On another blog, I saw a post that the author cringes when she hears the term “I’m just a passenger.” That blog post was Liz Jansen’s “Guiding Travelers On The Road To Empowerment“. The post got me thinking because it’s very true.
On a motorcycle you never really are just a passenger. Your actions and movements affect the handling of the motorcycle and even the direction it travels. You are more of a “co-rider”.
I’ve been riding motorcycles on and off now for over 33 years now, even having been a motorcycle police officer. Donna however has only been “co-riding” for just over 6 years now. She wasn’t sure she’d like it, but took to it like a duck takes to water. At first Donna was just a passenger. She was a little stiff and I could feel she was unsure. But she enjoyed being back there and wanted to do it more. As she rode with me more, she became more relaxed and it showed. There are no more jerky movements (not that there were ever that many anyway). Donna noticed the ways I would move and asked “What should I do?” I told her to relax and that it would come to her without her doing anything. She did nearly jump off though the first time I scraped the floorboards on our Suzuki C-50T! She is a natural back there. Sure, I’ll feel her adjust on the seat. But if she needs to move a lot, she’ll let me know. Now she’s back there leaning against the back rest or leaning into curves. She almost never holds on to me or to the motorcycle. In fact, in some pictures we’re in a curve and her hands are in her pockets or on her thighs! As one commenter said once, “She has a look like, “Yeah, we’re bad and I know it.”” She looks through the curves. We’ll take the K1200LT on some “crooked roads” and scrape the side stand, center stand and even footpegs with confidence because of her abilities as a “co-rider”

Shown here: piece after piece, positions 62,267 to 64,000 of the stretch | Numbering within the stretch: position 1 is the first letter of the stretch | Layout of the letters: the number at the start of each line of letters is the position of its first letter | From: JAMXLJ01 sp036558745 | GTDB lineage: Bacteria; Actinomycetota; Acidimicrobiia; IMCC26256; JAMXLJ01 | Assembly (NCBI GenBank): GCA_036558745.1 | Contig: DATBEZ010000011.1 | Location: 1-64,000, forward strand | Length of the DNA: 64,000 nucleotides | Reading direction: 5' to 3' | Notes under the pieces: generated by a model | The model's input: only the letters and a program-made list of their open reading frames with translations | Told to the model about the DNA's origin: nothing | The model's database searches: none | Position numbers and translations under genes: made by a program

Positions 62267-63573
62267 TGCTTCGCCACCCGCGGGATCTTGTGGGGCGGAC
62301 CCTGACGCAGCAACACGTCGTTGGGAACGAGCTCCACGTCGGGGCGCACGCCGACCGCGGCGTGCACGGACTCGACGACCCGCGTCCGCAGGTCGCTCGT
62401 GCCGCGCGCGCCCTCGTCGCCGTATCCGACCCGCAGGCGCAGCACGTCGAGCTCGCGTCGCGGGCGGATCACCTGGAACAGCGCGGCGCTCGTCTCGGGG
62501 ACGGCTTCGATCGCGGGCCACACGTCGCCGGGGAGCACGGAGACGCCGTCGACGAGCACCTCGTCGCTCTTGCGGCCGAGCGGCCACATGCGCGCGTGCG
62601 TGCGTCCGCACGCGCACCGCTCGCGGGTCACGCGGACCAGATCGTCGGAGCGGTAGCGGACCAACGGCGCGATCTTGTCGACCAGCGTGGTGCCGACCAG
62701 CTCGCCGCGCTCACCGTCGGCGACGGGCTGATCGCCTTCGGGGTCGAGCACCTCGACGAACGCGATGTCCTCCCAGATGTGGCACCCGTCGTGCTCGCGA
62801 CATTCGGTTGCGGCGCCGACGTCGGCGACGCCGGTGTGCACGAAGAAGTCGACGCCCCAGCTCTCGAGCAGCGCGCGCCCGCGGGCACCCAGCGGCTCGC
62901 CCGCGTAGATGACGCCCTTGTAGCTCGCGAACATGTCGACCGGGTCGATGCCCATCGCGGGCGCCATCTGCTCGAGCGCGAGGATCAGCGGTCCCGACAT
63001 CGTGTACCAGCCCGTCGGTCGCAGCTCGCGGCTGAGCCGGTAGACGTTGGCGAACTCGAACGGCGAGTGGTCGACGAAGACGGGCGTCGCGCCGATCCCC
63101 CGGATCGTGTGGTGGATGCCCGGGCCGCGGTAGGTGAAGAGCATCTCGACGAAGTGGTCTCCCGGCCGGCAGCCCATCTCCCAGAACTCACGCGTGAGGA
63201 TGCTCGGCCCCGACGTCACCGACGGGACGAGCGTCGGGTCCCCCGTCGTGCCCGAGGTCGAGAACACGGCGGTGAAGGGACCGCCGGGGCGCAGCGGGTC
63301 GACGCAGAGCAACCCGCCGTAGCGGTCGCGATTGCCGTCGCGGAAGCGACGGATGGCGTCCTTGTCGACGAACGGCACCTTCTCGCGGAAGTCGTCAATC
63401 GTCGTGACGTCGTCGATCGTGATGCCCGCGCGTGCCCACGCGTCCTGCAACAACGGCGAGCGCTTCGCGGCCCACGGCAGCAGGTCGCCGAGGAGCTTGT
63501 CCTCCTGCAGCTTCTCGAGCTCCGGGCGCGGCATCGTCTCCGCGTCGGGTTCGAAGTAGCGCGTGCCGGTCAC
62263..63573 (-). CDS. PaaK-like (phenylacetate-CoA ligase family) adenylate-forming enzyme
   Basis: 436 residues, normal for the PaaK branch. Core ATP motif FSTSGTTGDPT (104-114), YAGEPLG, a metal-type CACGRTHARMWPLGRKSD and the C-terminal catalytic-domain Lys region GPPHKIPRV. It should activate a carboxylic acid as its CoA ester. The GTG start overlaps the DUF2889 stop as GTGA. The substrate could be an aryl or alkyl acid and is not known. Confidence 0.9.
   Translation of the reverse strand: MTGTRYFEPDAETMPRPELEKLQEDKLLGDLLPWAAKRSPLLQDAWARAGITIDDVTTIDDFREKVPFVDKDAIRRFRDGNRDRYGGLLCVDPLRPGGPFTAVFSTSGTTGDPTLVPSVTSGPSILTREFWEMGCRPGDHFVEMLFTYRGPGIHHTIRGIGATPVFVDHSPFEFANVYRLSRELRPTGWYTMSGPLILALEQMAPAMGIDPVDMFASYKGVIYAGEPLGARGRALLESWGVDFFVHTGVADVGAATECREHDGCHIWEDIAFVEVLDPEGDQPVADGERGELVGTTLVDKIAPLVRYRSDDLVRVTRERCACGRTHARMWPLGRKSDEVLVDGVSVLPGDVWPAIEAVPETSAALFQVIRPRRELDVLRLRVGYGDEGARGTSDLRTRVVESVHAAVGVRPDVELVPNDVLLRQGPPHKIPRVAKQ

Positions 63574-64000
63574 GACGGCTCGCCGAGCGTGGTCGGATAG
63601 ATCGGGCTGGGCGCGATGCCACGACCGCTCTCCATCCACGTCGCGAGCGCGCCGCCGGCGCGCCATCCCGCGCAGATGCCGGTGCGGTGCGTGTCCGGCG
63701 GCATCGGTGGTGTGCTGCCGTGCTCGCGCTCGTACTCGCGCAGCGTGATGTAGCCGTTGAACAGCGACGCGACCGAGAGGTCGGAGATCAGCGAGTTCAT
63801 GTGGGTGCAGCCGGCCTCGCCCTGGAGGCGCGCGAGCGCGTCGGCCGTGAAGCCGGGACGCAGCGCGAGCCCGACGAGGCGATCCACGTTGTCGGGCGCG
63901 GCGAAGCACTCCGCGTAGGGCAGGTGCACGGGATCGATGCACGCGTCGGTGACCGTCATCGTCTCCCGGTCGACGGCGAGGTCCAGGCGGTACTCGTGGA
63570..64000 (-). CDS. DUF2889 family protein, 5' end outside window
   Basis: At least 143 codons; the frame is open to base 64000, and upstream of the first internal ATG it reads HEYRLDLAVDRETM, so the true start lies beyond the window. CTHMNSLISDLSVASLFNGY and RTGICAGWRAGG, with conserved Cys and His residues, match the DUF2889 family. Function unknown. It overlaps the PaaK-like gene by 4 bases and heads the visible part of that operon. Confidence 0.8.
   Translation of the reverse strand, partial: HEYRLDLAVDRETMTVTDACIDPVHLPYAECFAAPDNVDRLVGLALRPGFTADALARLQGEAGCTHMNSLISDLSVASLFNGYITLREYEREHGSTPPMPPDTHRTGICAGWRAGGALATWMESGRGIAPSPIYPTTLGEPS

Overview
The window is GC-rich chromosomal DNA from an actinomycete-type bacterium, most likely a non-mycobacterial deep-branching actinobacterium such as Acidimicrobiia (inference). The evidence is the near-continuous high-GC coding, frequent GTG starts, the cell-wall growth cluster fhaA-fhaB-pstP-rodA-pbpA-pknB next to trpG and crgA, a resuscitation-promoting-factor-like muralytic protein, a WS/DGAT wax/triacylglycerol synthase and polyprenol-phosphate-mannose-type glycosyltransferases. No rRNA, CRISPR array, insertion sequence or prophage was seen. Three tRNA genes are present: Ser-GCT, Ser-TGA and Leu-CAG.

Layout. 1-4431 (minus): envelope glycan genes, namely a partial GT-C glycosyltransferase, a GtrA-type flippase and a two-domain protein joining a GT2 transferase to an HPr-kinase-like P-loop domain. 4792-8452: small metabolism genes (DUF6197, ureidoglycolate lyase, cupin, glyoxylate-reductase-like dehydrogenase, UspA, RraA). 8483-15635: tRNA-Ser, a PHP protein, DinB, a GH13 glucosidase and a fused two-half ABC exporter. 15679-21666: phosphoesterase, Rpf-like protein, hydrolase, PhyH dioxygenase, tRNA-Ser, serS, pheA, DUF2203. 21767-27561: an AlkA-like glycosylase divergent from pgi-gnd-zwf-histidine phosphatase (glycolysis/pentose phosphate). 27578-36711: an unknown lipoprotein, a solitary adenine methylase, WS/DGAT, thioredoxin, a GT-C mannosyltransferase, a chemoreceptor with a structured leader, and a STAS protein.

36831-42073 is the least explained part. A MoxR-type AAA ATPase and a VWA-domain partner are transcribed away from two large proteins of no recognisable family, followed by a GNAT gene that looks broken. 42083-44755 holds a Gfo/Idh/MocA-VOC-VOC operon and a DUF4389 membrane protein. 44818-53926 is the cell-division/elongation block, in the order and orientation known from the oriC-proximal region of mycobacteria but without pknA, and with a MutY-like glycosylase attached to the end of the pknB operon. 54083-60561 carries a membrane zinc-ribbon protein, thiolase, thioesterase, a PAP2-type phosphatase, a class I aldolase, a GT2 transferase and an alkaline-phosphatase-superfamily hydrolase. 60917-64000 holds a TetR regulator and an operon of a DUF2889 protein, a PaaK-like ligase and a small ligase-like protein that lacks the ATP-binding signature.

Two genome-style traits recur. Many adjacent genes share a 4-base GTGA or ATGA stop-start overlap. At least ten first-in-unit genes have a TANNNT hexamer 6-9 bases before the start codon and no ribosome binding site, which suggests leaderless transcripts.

If she wanted to, she’d be quite capable of riding her own motorcycle.
You can learn more about being a novice passenger in this article entitled “A Novice’s Guide to Being a Good Motorcycle Passenger and Enjoying Yourself Along the Way“.
And not to leave us drivers out there’s also an article for us, “Motorcycle Passenger Etiquette“.